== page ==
Modelling risky driving behaviour
the role of latent variables in overtaking decision on two-lane highways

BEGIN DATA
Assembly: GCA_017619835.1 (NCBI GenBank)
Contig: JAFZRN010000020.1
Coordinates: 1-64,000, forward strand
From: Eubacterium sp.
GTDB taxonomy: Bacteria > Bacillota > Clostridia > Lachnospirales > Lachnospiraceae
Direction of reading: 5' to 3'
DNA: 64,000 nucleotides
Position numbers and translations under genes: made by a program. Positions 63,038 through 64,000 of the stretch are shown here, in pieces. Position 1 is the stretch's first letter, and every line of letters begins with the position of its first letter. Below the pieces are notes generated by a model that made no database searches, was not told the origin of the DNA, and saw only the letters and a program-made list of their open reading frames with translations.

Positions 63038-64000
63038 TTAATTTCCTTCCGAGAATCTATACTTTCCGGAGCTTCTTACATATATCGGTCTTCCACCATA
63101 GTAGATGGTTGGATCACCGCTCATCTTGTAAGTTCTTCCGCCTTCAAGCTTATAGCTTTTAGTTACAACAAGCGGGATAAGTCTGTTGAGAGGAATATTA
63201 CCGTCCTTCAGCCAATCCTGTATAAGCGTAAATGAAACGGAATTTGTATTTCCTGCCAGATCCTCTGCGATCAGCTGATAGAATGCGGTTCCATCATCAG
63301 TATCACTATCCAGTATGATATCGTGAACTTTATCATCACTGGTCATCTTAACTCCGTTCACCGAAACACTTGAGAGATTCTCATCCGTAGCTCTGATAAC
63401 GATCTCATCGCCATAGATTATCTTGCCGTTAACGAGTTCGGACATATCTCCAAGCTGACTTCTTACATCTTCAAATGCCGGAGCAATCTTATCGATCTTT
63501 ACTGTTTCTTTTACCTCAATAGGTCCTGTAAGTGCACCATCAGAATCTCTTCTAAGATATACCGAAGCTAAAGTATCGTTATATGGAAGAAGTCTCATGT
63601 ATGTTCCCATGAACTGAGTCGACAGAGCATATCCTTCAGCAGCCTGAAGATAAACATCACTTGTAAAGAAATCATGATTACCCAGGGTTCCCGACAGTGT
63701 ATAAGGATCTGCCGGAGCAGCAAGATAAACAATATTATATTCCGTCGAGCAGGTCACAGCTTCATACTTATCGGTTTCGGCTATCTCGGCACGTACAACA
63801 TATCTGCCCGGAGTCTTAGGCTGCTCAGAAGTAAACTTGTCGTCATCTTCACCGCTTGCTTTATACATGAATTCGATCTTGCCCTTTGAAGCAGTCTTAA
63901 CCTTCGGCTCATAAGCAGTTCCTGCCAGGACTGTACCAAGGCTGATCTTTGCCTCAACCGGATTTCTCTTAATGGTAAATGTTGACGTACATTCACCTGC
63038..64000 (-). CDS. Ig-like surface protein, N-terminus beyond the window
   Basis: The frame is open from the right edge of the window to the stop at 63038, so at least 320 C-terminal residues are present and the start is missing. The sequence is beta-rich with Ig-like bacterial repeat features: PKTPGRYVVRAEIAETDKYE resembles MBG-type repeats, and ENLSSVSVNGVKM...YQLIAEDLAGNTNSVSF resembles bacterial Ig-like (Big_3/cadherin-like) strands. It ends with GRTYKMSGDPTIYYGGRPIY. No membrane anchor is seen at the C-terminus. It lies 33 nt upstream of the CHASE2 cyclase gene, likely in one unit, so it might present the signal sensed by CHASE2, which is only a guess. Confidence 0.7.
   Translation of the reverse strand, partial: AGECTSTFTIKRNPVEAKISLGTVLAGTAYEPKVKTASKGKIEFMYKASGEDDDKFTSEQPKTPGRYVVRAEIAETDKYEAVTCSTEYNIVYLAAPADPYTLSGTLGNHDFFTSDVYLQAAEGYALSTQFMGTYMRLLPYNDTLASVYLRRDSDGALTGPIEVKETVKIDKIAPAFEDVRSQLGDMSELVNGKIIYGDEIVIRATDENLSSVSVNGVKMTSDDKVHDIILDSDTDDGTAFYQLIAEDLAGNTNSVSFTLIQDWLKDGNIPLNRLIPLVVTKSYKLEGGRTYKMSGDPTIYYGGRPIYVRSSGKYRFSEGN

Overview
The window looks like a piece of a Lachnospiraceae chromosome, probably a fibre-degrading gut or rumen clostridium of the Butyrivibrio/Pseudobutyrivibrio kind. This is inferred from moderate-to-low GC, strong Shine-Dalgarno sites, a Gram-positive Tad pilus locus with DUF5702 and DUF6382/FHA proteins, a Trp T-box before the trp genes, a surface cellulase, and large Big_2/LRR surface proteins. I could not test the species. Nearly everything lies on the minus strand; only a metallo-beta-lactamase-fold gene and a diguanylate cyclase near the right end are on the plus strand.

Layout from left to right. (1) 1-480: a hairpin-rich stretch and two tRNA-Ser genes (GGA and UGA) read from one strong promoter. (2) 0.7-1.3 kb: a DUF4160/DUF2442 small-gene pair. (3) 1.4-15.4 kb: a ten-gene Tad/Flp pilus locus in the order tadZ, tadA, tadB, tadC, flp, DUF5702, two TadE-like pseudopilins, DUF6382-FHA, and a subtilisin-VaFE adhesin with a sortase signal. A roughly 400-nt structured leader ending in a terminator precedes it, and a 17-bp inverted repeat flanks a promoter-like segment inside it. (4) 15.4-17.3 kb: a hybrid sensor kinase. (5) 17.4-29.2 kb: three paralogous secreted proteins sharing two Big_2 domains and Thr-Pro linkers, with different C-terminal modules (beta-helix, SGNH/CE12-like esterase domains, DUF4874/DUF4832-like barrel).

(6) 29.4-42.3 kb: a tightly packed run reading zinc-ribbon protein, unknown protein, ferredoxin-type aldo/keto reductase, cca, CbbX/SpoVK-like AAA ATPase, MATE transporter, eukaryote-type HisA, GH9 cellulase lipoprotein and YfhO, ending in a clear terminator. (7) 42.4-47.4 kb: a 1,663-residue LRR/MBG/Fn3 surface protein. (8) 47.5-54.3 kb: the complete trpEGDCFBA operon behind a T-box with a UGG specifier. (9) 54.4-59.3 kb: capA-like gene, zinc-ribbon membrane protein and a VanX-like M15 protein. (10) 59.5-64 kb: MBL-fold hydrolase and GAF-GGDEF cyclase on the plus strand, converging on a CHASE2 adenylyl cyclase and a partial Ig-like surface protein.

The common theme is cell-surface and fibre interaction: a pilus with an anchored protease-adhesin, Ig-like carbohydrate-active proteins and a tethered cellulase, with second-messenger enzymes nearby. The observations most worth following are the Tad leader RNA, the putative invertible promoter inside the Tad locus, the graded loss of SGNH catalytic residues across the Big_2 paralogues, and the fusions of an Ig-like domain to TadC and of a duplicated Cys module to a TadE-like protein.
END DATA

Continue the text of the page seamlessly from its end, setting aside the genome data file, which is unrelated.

This paper aims to demonstrate that advanced technique of modelling may provide insights and improve our understanding of driver behavior in risky decision-making situations. The paper introduces a Hybrid choice model in order to explain the overtaking decision on two-lane highways, which is well known as a risky decision in the safety literature. This model integrates a latent variable model and an overtaking choice model by combining their measurement and structural equations. Specifically, the paper investigates the role of four personality latent variables: Thrill and Adventure Seeking, Boredom Susceptibility, Geographic Ability, and Driving Anger. Respondents to a web-based survey ranked their likelihood to overtake on two-lane highways; two scenarios were captured via short videos: the first presenting a straight section of a road with good visibility, and the second approaching a curve with reduced visibility. Several indicators were collected via self-reported questionnaire. Results indicate that, two out of the four personality latent variables investigated, Thrill and Adventure Seeking and Geographic Ability provide significant explanation for overtaking decision. Both of them are positively correlated with higher risky overtaking behavior. The Hybrid model, by considering latent variables alongside observable variables and attributes of the decision, enhances the comprehension of overtaking behaviour, and therefore may be deployed for explaining other decisions related to risky driving behaviour.